Hi! It’s Shannon from Madigan Made and today I want to show you a simple and inexpensive project: DIY paperweights.
I don’t know about you, but I’m an avid dollar store junkie. Next to the craft store, the dollar store is one of my favorite places for creative inspiration. I love going there just to look around for inexpensive craft materials. This month when I saw these shallow, rounded glass votive candles, I wondered if they could be flipped upside-down and decorated to make DIY paperweights.
So, I grabbed a pack, got home and I made two paperweights in no time! All I needed was some scrap paper, decoupage and resin. I used pretty paper that I already had at home that would coordinate with the colors in my home office.
Want to make one for your desk or as a quick and easy handmade gift? It is so simple!
How to make a paperweight with decoupage and a glass candle votive:
- Shallow, glass candle holders
- Scrapbook paper
- Mod Podge Gloss or Mod Podge Satin
- Pourable resin (and any needed materials to mix like: disposable container, gloves, Wooden stick, etc.)
Step One: Find a round object that is a similar size to the circular inset of the candle. Trace a circle around the item and cut the shape out to fit inside the glass candle holder. Trim a strip of paper that will line the sides for the hole in the glass.
Step Two: Brush a thick layer of Mod Podge on the interior areas of the glass. Press the two pieces of paper (the circle and the strip) onto the glass, with the back of the paper facing you (the ‘good’ side should be facing outward through the glass). Smooth out any bubbles (they will be easy to see when you look through the glass).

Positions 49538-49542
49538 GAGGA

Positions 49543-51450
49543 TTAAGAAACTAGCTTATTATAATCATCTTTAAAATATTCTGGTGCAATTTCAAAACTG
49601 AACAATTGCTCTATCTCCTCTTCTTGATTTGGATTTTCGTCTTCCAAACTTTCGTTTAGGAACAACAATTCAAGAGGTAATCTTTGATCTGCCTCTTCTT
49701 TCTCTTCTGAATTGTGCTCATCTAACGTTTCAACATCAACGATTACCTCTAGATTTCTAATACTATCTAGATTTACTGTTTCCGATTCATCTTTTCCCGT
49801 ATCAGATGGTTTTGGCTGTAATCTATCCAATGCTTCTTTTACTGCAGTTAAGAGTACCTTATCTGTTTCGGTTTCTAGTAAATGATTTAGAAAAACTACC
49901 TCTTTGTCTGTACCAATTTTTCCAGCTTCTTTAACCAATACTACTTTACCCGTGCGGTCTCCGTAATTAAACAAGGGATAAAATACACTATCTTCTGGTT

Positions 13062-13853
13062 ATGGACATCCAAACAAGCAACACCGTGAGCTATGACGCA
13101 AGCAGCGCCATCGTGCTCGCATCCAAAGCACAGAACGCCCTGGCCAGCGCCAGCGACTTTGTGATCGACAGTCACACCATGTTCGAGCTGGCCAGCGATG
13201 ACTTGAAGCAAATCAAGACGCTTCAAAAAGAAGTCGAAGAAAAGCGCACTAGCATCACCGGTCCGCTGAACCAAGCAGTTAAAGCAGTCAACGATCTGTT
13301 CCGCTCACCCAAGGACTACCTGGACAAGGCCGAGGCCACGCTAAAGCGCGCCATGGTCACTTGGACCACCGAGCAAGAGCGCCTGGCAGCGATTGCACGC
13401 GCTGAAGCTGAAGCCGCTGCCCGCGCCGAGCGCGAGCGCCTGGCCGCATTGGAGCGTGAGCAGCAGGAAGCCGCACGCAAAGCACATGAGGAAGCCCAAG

Once that dries, apply another thick coat of Mod Podge on top of the paper. Allow that to dry completely.
NOTE: You can technically stop at this point and you will have a pretty, decorated piece of glass that will function as a paperweight. I chose to go a little further and fill that open cavity with resin so that the piece looked more finished. Adding the resin also added more weight to the object, making it feel like a heavy piece of glass.
Step Three: Set up an area to pour your resin that is well ventilated. Read the directions on the box carefully. Wear the proper advised protection. Mix the resin in a disposable container by using the two chemicals provided as directed by the manufacturer. The brand I used advised a 1:1 ratio. Stir and whip the mixture thoroughly (for about 2 minutes) and pour that solution immediately into the cavities of the candle holders. The resin mixture is self-leveling and bubbles will rise to the top on their own. But you can help eliminate the bubbles by breathing over the surface or using a propane torch. (The carbon dioxide, not heat, is what helps release the trapped air.) Allow the resin to harden and cure for at least 48 hours.
Admire your pretty, new piece of “glass”!
Here is a close up of the top and bottom of the two paperweights I made: If I had planned ahead, I could’ve embedded something cute inside the resin OR decoupaged more coordinating paper to the inside of the glass hole so the print would be visible through the resin. Oh well! I like that just the simple white back of the papers show through.
The possibilities for these DIY paperweights are endless! I think it would be cute to decoupage a circular photograph in the middle and then line the sides of the glass hole with pretty paper. That would make a great gift for any parent or grandparent.